THERE’S NO NEED TO GO NUTS ABOUT THE SUPPOSED IMPACT SELF-MANAGED SUPER FUNDS ARE HAVING ON THE MARKET.

If you’re not sure exactly what a Self-Managed Superannuation Fund is, it’s basically a super fund that you run for yourself (the clue is in the name) rather than paying your super contributions into an industry fund, giving you a lot more control over where your money is invested. In 2007, the Australian Government allowed Self-Managed Super Funds (SMSF) to borrow to buy property.

Since then SMSFs have become more and more popular. After the tumultuous effect the GFC had on many industry super funds it’s easy to understand why some people would prefer to have more direct control over their money. Having the option to move their super out of a volatile share market into more traditionally secure real estate investments is an attractive option for many people. But as the number of SMSFs continues to grow, some people are starting to voice unwarranted, reactionary concerns over the perceived impact they are having on the property market.

According to a recent report from the ATO, there are now over 500,000 SMSFs in the country, which represents an increase of 29% over 5 years. The majority of those funds are in the “accumulation phase” – which is where they attempt to build their investment portfolio. Critics say that these funds are artificially driving property prices upwards and distorting the real estate market.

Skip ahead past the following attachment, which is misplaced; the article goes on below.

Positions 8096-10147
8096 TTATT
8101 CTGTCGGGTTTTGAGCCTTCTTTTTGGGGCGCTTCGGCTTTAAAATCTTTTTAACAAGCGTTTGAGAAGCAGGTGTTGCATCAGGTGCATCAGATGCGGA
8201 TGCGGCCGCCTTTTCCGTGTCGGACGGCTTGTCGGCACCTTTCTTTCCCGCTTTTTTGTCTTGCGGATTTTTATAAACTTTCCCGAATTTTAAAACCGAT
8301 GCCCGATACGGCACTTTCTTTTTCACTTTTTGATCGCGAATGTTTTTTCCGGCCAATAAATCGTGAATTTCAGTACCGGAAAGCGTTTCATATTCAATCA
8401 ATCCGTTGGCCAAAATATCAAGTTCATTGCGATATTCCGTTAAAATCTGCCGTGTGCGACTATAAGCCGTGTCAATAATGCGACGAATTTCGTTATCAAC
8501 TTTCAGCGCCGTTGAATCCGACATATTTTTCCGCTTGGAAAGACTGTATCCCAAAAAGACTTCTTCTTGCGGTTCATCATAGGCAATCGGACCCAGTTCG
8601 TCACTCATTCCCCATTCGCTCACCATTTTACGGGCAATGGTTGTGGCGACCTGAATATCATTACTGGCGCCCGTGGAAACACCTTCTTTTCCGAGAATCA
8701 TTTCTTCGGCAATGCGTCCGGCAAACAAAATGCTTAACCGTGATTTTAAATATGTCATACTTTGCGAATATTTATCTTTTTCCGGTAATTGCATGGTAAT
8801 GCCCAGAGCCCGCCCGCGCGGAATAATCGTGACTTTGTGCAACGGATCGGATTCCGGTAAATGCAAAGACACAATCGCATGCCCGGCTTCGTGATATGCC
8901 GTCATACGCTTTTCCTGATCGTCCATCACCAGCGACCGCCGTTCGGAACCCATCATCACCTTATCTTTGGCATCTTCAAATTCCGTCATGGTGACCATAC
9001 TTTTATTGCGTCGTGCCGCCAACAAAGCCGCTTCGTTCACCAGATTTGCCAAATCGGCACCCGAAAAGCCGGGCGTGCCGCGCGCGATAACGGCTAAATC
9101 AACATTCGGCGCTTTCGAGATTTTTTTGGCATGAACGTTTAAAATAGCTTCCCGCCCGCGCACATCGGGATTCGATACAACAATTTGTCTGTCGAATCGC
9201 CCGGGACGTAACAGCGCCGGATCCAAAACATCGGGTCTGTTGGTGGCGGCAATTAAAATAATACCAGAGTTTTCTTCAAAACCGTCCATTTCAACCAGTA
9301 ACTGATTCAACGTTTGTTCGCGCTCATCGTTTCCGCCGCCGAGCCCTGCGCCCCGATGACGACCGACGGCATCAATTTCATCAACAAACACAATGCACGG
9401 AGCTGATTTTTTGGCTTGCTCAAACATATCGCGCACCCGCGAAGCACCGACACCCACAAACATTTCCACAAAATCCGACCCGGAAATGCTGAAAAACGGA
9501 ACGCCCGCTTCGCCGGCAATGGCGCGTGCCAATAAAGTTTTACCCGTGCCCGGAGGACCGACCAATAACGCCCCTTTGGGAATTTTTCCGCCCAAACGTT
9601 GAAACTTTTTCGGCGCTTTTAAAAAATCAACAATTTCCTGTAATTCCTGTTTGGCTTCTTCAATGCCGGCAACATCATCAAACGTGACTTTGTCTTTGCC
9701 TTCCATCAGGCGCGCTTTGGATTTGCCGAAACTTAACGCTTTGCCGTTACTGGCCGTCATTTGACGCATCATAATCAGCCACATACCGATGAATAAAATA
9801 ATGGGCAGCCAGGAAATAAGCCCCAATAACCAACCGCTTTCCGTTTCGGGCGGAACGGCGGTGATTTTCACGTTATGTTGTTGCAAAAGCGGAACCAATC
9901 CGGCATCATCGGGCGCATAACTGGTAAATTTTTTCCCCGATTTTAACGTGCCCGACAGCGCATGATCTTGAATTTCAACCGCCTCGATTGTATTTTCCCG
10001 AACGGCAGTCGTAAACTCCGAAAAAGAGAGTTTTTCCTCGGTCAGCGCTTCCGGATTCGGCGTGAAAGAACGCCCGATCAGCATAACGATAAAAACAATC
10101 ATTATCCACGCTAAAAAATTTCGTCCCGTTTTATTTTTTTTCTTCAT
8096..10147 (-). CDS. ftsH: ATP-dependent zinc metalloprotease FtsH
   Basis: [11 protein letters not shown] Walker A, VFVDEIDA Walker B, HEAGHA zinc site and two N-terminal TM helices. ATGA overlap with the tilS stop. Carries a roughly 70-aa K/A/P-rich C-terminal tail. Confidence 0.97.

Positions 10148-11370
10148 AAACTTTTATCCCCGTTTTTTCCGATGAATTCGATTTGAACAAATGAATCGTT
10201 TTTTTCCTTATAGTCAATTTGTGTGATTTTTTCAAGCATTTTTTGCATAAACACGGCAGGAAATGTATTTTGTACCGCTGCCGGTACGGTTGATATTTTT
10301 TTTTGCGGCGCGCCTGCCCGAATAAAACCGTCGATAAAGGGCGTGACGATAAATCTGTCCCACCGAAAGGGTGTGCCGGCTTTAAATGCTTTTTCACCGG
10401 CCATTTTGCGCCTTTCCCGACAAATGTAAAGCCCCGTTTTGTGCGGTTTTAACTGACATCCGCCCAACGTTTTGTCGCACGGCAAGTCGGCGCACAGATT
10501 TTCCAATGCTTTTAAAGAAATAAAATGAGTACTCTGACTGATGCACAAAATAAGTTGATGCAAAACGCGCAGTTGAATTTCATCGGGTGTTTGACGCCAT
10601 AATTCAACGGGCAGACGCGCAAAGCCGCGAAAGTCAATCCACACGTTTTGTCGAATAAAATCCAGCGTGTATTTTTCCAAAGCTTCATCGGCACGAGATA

However, that’s not actually the case. Borrowing to buy property through a SMSF can only occur under very strict conditions known as a Limited Recourse Borrowing Arrangement (LRBA). The ATO’s Self-Managed Super Funds: A Statistical Overview 2012-13 report revealed that assets held under LRBAs have increased from $497Million in 2009 to $8.3Billion in 2013. While this might sound like a lot, it really only represents 1.68% of the total assets held by SMSF.

Even though there are more SMSFs and the value of LRBA investments are increasing, only 2.7% of SMSF actually have assets held under this type of agreement. Of those agreements, a significant number are for commercial real estate properties. When you look at the overall picture, the actual impact of SMSFs on the real estate market is minimal, so calls for the Australian Government to ban them from borrowing to buy property seem like a bit of an overreaction.

Investing in real estate is a great way to grow your financial security and prepare for your future. If managing your own super fund and investing in property is something you’re considering, there are a number of rules you should be aware of. If you would like a better understanding of the risks and benefits involved with managing your own super fund, the team at Clarity Financial Group are available to provide expert advice and guidance.

Comments

comments

Subscribe to receive articles like this delivered to your inbox every fortnight

Share